Lawmakers are looking for ways to tackle the growth of Medicare spending, which the Congressional Budget Office estimates will account for 24 percent of the federal budget by 2037. But some strategies to cut program costs could leave millions of beneficiaries without coverage.
A study from the Rand Corporation, a nonprofit research organization, compared the impact of three
proposals that have been discussed by Congress or the White House to curb the costs of the government health care program for seniors and the disabled. The study is published in the May issue of Health Affairs.
Here are the three policy changes the study modeled.
Means testing Part A: Medicare Part A includes coverage of care in hospitals and nursing homes, and unlike Part B (which covers doctor visits, labs and equipment), the Part A premium is the same no matter how much a beneficiary earns. The idea of making wealthier seniors pay more for Part A has been around for a long time: It was suggested by the bipartisan Kerrey-Danforth commission back in the mid-1990s.
Premium support: Premium support would give seniors a set amount of money to purchase a private or Medicare-like health insurance plan. It’s a proposal similar to the one championed by House Budget Committee Chairman Paul Ryan (R-Wis.).
Raising the eligibility age: If Medicare mirrored Social Security, the eligibility age would be 67. This proposal has been floated by both parties and has stoked heated debate. Medicare’s age requirement has not changed since the program’s inception in 1965, though life expectancy has increased by eight years in that time.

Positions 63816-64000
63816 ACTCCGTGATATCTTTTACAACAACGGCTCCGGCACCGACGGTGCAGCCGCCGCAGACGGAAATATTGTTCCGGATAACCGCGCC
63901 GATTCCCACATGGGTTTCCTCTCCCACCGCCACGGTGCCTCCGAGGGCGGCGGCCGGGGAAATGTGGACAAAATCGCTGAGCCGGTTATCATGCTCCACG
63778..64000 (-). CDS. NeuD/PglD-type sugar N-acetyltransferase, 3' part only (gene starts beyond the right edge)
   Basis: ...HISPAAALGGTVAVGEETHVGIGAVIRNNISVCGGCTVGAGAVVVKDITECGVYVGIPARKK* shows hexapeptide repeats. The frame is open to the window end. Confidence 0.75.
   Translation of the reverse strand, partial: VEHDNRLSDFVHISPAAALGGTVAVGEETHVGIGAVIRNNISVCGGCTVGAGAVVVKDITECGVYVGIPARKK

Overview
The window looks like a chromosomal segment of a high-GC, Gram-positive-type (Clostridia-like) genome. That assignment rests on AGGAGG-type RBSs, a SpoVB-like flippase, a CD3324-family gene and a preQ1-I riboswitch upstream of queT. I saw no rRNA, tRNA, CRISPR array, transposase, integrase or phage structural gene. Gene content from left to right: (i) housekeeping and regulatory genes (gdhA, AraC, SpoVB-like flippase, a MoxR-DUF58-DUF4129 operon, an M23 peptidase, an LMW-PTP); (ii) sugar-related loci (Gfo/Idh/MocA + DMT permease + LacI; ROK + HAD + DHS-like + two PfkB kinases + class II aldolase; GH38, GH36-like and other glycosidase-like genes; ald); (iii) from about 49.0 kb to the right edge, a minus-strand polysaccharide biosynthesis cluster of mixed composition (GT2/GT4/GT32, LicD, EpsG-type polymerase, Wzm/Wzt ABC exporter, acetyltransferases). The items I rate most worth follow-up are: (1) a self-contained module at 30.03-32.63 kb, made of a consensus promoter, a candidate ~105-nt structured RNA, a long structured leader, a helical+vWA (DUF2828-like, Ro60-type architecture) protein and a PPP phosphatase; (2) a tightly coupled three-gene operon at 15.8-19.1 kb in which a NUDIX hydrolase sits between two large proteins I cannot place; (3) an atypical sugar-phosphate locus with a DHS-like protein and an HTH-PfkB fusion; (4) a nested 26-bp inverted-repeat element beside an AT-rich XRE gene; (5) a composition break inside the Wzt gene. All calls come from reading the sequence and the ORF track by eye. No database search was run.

“The magnitude of savings can vary quite substantially,” said author Christine Eibner, a senior economist at RAND, about the results of the comparative study.
The researchers found that premium support and raising the eligibility age were the most effective changes to curb costs. Increasing the eligibility age, for example, reduced federal spending by 7.2 percent through 2036, compared to 2.4 percent if a premium for Part A was added. And the premium support plan resulted in the most savings after 2019 of all three options.
The savings from raising the eligibility age in the RAND study was different from earlier Congressional Budget Office estimates because the Rand authors modeled the outcome with the idea of raising the age in 2014. The government office instead assumed the age would gradually be raised and not be in full effect until 2027.
But all three scenarios had downsides and the two scenarios that produced the greatest potential savings also produced the greatest possible burden for Medicare enrollees both financially and in terms of access to health care.
In the means-tested strategy, somewhere between 2 and 20 percent of eligible beneficiaries may choose not to enroll in Medicare Part A, researchers found. For the premium support plan, the authors estimate 13 percent of seniors would forgo coverage. And raising the eligibility age to 67 also would reduce enrollment by approximately 13 percent, according to the study.